Canberra Times – 20 January 2012
The International Atomic Energy Agency (IAEA) report released in November 2011 provides the strongest evidence to date that Iran has undertaken research and experiments geared towards developing nuclear weapons. And just last week, the IAEA confirmed that Iran was enriching uranium up to 20 percent, a major step toward weapons grade level, at an underground site at ‘Fordow’, a once-secret underground site revealed in September 2009 by the US, France and Britain.
Many in the international community were quick to condemn this news – including US Secretary of State Hillary Clinton as well as officials from France, Britain and Germany. Even Russia said it was concerned.
Why the growing alarm and action? Because Iran’s enrichment of uranium to 20 percent represents most of the work needed to get the uranium enriched to the level of 90 per cent or above required for atomic weapons. If Iran decides to turn that uranium into weapons it would take only about a month to achieve the 90 percent level. Iran is expected to have 4 to 5 bombs worth of 20 percent enriched uranium by the end of 2012.
The Iranian regime’s impulse for regional dominance coupled with its Shi’ite Islamist ideology makes its quest for nuclear weapons all the more alarming across the Middle East and globally. This includes a vision of the end of days, which will follow a catastrophic apocalypse, as well as a belief system that places a high value on martyrdom. This does not mean that Iran will necessarily use its nuclear capabilities to bring about such a catastrophe, but it makes this more likely – too likely to risk in the hope that deterrence or containment will be effective against such a nuclear armed regime.
Iran has threatened to ‘wipe Israel off the map’, but it is not only Israel that is concerned. The Gulf Cooperation Council (GCC), made up of Arab countries bordering the Persian Gulf, in December 2011 called on Iran to stop meddling in the internal affairs of GCC members and urged it to “fully cooperate” with IAEA. Underscoring the statement is the Gulf Arab region’s real fear that Iran is seeking regional hegemony and that if it were to obtain nuclear weapons it would also spark a regional arms race. Saudi Arabia has already indicated that they have plans to obtain a nuclear arsenal the moment Iran tests its first nuclear warhead. It would be surprising if the other powerful regional players – like Egypt, Turkey, Algeria and the Gulf Emirates – did not also follow suit. Unequivocally, if Iran were to obtain nuclear weapons it would dramatically accelerate nuclear proliferation and dramatically increase the prospect of a nuclear confrontation.
The fight to stop Iran’s development of nuclear weapons has so far been on two fronts – covert and diplomatic. Covertly, there are the attacks on nuclear scientists, explosions at Iranian nuclear and missile facilities, and the Stuxnet computer virus, designed to sabotage the Iranian nuclear program. Diplomatically, many in the international community – especially the US, EU, Canada and Australia – have strongly criticized Iran and applied harsher sanctions outside of the UN framework due to Russian and Chinese obstructionism.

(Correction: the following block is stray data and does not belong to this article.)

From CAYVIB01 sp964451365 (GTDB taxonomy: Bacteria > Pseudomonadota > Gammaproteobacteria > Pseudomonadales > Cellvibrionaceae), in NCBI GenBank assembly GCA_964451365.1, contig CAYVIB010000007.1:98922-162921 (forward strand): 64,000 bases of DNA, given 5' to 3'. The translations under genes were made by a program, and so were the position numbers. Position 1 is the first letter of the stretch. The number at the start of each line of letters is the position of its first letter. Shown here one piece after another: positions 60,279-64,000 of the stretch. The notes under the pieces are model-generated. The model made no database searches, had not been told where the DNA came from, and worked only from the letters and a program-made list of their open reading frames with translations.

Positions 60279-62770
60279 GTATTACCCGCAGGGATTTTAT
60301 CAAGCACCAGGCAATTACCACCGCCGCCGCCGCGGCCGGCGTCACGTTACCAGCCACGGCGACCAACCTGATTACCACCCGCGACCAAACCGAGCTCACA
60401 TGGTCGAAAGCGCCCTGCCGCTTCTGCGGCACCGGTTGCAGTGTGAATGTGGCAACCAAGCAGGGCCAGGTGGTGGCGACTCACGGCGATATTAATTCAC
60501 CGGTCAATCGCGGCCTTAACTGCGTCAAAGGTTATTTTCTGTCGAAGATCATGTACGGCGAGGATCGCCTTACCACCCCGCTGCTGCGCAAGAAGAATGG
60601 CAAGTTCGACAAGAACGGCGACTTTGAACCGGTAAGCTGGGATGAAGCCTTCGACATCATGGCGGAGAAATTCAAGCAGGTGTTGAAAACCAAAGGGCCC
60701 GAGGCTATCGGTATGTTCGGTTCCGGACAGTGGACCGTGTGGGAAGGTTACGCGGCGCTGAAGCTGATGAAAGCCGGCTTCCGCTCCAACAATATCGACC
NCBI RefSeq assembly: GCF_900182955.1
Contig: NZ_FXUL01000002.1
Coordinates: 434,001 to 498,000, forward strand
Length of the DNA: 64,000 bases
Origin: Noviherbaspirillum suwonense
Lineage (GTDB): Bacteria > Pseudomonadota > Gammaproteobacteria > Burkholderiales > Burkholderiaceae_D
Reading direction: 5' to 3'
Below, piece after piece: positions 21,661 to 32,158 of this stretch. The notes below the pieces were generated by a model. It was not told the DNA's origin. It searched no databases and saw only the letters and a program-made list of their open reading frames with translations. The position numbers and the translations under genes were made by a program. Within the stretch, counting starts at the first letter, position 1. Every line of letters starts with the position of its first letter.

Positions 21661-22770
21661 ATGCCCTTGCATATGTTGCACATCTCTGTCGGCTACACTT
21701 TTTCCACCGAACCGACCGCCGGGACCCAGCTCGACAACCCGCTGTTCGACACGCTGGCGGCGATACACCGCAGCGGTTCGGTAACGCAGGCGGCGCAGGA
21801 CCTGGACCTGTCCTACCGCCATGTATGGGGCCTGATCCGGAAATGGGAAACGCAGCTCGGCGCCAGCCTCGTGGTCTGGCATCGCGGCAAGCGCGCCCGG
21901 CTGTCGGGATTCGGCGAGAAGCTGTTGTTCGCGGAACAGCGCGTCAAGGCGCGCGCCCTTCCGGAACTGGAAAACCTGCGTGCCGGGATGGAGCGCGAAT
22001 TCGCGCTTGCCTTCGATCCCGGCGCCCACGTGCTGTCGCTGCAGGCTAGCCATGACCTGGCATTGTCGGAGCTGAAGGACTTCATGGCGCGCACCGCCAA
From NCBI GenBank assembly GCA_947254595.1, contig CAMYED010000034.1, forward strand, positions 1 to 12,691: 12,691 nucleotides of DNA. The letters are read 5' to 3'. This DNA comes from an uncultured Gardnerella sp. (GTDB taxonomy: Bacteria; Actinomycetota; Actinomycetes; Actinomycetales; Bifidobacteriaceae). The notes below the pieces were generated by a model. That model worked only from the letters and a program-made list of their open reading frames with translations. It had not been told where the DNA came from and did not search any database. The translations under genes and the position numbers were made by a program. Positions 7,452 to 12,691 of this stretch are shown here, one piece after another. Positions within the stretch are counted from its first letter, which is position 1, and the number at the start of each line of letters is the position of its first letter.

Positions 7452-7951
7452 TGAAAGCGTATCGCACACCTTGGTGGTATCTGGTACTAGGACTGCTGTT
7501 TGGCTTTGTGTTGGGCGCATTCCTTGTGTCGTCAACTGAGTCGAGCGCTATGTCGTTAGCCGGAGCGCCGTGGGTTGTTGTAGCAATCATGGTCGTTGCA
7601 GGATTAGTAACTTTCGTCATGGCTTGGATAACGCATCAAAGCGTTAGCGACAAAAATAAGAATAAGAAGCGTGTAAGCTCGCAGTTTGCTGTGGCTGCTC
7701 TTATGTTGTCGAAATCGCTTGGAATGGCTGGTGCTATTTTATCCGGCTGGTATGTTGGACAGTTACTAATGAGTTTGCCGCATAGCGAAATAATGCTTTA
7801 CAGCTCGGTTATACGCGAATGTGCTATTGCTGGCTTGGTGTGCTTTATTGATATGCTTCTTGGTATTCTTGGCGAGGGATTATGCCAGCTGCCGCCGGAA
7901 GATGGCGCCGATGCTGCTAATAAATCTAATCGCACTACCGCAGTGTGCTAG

Enhanced sanctions against the Iranian Central Bank, oil exports and refined oil imports backed by a credible threat of military intervention if sanctions were to fail remains the only viable strategy for putting pressure on Iran to pull back from the brink. The good news is that these sanctions appear to be having significant effects. Iran’s recent threat to close the Strait of Hormuz – even as a response to sanctions alone – together with its increasingly erratic behaviour, is telling! The Iranian national currency is falling, having lost 35 percent of its value since September 2011, prices are rising and while China (a large buyer of Iranian oil) has spoken out against the sanctions, in practice reports suggest that it has cut its oil imports from Iran and is driving a hard bargain on future oil purchases.
There are also reports that the Green protest movement, once thought to be crushed, is now reviving. And this is occurring at a time when threats of an imploding economy sparking regime change convulsions and a resurging opposition remains Teheran’s greatest worry.
Meanwhile the Saudis, profoundly worried about an Iranian nuclear bomb, have made it clear that they are ready and able to provide enough petroleum – up to 2 million barrels a day – to countries currently dependent on Iranian oil to cushion them from any economic shocks that tougher sanctions on Iran may trigger. Others have argued that another way to prevent economic shocks in oil markets would be to selectively choose targets for economic punishment thereby channeling Iran’s oil sales into a smaller pool of buyers. The reduced pool of buyers would allow purchasers of Iranian oil – such as China – to demand discounts. The aim would be to reduce Iranian oil revenue through fewer purchasers of Iranian crude and/or through drops in the price Iran receives per barrel.
Iran may only be months away from gaining nuclear weapons, and if it were to succeed it is likely to be nearly impossible to contain or deter the revisionist, theocratic and revolutionary regime in Teheran. Armed with nuclear weapons, it would pose grave threats not only across the Middle East but to global peace and security. Only the toughest, targeted sanctions backed by a credible military option have any chance of averting this potentially catastrophic outcome.
Dr Colin Rubenstein AM is the Executive Director at the Australia/Israel & Jewish Affairs Council